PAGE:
Sports
July 8, 2020
link to facebook link to twitter

RPSC kicks into action

  • Bailey DeGraffenreid, 8, of Rohnert Park, attempts to make a goal during tryouts to earn a spot on one of the U10 Rohnert Park Soccer Club teams. The soccer club hosted tryouts for all levels Sat., May 11 at Cougar Stadium. Photo by Jane Peleti

By: Joshua Farestveit-Moore
May 24, 2019

Bright sunshine and a gentle breeze greeted the Rohnert Park Soccer Club as they stepped onto the grounds of Rancho Cotate High School last Sat., May 11 to kick off their annual U8 to U14 competitive tryouts for the fall season. 

The Rohnert Park Soccer Club (RPSC) isn’t as large or well known as the clubs in bigger cities like Santa Rosa or Petaluma, but their tryouts brought in enough to fill the Rancho Cotate football stadium. Kids aged eight to fourteen sprinted across the field, wove between cones and kicked the ball for everything they were worth—all for the honor of placing on a competitive team. 

Yet why choose competitive soccer at all? Some might feel eight is a little young to introduce the kids to a tournament sport. And besides, the RPSC hosts its own recreational league and most of its age groups can at least a field a couple teams in each division.

Well, as RPSC’s U7 and U8 Age Coordinator, Bill Feeny, put it, a competitive league is all about finding new opponents. 

“Me personally? I’m done playing Rohnert Park teams,” Feeny said. “Every year the kids play each other and then they all move up. They’re playing the same opponents year, after year, after year. I’d like to take my daughter’s team and start playing other towns.”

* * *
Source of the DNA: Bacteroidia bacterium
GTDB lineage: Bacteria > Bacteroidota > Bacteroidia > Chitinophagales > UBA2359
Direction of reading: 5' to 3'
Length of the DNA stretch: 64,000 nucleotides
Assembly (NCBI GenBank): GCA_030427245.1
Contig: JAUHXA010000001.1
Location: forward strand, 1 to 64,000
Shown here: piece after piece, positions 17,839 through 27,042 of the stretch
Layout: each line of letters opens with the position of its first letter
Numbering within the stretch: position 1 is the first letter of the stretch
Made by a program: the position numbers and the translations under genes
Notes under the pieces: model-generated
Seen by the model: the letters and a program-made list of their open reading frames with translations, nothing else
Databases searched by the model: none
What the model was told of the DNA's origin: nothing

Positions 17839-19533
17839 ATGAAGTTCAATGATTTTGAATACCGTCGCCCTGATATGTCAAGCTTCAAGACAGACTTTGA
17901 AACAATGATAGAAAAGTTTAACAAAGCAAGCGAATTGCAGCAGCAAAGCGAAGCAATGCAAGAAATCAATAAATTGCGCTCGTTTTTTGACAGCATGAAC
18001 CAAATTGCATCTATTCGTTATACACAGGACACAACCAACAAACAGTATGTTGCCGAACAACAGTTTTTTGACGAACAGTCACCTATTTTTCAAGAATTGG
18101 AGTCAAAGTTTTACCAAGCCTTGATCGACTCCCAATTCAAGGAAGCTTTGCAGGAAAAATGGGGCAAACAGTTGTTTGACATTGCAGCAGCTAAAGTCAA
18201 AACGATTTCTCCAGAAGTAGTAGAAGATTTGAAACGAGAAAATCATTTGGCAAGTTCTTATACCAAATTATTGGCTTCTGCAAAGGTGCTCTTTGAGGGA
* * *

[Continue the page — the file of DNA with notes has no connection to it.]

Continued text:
And that diversity can be hard to find—in both the opponents and the sport. 

These days travel baseball, basketball and even soccer all have their own year round leagues. This can be good thing. It lets kids focus on what they like and avoid they don’t like, but cross training, especially in a child’s younger years, can be an important. It helps avoid wear and tear on the body and teaches them new skills, which they can apply to their main sport once they’re ready to return. 

That, among other reasons, was why parent and RPSC volunteer, Dylan Mcreynolds, urged his son, Dylan Mcreynolds Jr., to try out for the RPSC’s competitive league. Mcreynolds is a huge proponent of youth sports. He’s spent his time volunteering with baseball, basketball, and, of course, soccer, and has followed his son all through Dylan’s athletic career. 

“I grew up playing sports. I was influenced by a lot of coaches here and I love giving back what I learned from those guys. Generation to generations,” Mcreynolds said. “It creates a better athlete to cross train them in different sports. Basketball gives them lateral movement, soccer is good for footwork and then going back to baseball they’re a more complete player.”

Parents interested in enrolling their sons or daughters in the RPSC who missed the competitive tryouts need not fear. The RPSC will be hosting a makeup day for the U8 to U15 divisions, along with tryouts for their U16 through U19 divisions, at Eagle Park Fri., May 17.